The Oregon State Hospital is the custodian of the cremated remains of approximately 3,500 people, at the time of writing, who died while living at the hospital and other institutions. These deceased were never claimed by family. Their ashes were held in humble copper urns that had degraded badly over the decades.
For more than six years, the Oregon Arts Commission worked with the Oregon State Hospital Replacement Project, a massive effort to build two new state facilities for mental health care authorized by the Oregon Legislature in 2007. Our task was to help shape a program of art projects for the Salem and Junction City facilities, through Oregon’s Percent for Art in Public Places Program. In our first meeting, Jodie Jones, OSHRP Administrator, talked of the unclaimed remains, and the hospital’s desire to properly memorialize them.
In 1976, the canisters numbered 5,000. In 2007, the hospital was given permission to release the names of the deceased, and to assist families hoping to locate relatives. The newly publicized story of the cremains was central to The Oregonian’s Pulitzer Prize-winning series Oregon’s Forgotten Hospital.
Coverage by The Oregonian and The Statesman Journal brought national attention, including from The New York Times and Los Angeles Times. It also led photographer David Maisel to the hospital, whose book Library of Dust created a ghostly document of the number and condition of the corroding canisters.
The State Hospital was not a stranger to artistic backdrop and scrutiny. It famously served as the set for Milos Forman’s adaptation of Ken Kesey’s novel One Flew Over the Cuckoo’s Nest. That film also brought photojournalist Mary Ellen Mark, who came to Salem in 1974 to photograph the cast and set. After a year of negotiations, Mark was allowed to live on the women’s Ward 81 with writer Karen Folger, resulting in a book of photography and journalism, Ward 81. These efforts, and many others, have served to call national attention to the hospital’s struggles. When I toured the hospital in 2008, it looked very much the same as in these portrayals, which have been part of the story that allows us to conclude a long-called for chapter, that of the unclaimed cremains.
Annie Han and Daniel Mihalyo were selected from an international call to artists for this project. They faced many complexities. The memorial is one of the most important projects in the state’s history, an opportunity to transform a deeply meaningful history into a public memorial of great poignancy and beauty. It was also a project that would navigate many, often conflicting, desires: to create a permanent resting place that also allows for more families to claim cremains; to provide for thoughtful contemplation, but maintain transparency on the high-security grounds; and to employ the highest aesthetic choices of today, while aging gracefully as it stands for the next hundreds of years. Further, the artists, the Arts Commission and the Replacement Project needed the approval of the Salem Historic Landmarks Commission to complete the alterations to a damaged brick façade of the 1896 structure.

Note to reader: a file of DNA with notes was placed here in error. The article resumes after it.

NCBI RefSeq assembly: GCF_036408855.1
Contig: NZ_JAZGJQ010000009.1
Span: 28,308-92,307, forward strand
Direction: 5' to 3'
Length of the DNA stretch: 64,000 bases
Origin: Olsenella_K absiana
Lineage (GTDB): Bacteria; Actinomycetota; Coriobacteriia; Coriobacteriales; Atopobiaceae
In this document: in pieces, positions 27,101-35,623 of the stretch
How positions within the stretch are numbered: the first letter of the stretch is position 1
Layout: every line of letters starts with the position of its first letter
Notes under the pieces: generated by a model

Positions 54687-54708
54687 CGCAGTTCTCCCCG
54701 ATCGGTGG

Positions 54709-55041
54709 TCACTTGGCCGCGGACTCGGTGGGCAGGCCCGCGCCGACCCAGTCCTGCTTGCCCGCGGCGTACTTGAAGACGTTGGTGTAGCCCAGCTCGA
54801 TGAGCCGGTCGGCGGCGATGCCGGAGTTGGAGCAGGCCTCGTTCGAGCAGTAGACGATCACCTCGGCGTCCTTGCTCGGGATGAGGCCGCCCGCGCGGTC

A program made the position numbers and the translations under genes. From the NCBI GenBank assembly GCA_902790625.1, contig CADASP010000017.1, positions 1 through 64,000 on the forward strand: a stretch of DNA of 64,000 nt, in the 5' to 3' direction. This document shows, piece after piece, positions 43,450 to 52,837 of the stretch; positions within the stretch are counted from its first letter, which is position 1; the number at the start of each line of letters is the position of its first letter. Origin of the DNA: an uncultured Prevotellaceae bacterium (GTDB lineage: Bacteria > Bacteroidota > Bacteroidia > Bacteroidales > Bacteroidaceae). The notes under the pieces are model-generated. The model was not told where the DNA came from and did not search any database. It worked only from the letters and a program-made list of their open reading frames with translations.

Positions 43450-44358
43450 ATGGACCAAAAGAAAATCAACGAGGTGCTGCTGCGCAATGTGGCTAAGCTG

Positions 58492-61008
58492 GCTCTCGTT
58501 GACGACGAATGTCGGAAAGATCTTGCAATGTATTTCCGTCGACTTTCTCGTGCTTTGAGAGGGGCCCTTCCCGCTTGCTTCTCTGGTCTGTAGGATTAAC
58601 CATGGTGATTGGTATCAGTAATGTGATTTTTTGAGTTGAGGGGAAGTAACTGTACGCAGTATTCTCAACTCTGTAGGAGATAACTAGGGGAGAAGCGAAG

This is not a design problem or an issue of abstraction...or aesthetics. It seems to us that this is an issue of emotional alchemy; the opportunity to accept specific human experience and provide the emotional context for individuals to create personal transformations.
Han and Mihalyo, Application Letter
This project required the unending support of so many disparate communities as it reached completion:
The Hospital Replacement Project; Jodie Jones and Sharon Tucker; Senate President Peter Courtney and his staff; NAMI Oregon and Mental Health America of Oregon; the generosity of the Kohler Factory where Daniel and Annie worked 16-hour days for three months to create the new urns; Western Oregon University students who worked alongside the artists in Salem; and the many individuals who wrote letters of support for the historic preservation portion of the project, including Henry Sayre, Christine D’Arcy, Roger and Bonnie Hull, Kingston Heath, Roger Roper, Doug Macy and numerous Salem neighborhood alliances with whom we met.
Lead Pencil Studio’s memorial is the result of exhaustive research and unending commitment to the prime goals of the people and events it represents. Their grounds speak honestly about how these remains were found, while embarking to a more hopeful and open present. As such, it is a retelling of the historic institutional treatment of the most vulnerable in our society. Artists document our cultural ethos and aspirations, and this story is a part of our state’s historic and moral fiber.
Metal filigrees represent another building that was attached to Building 60.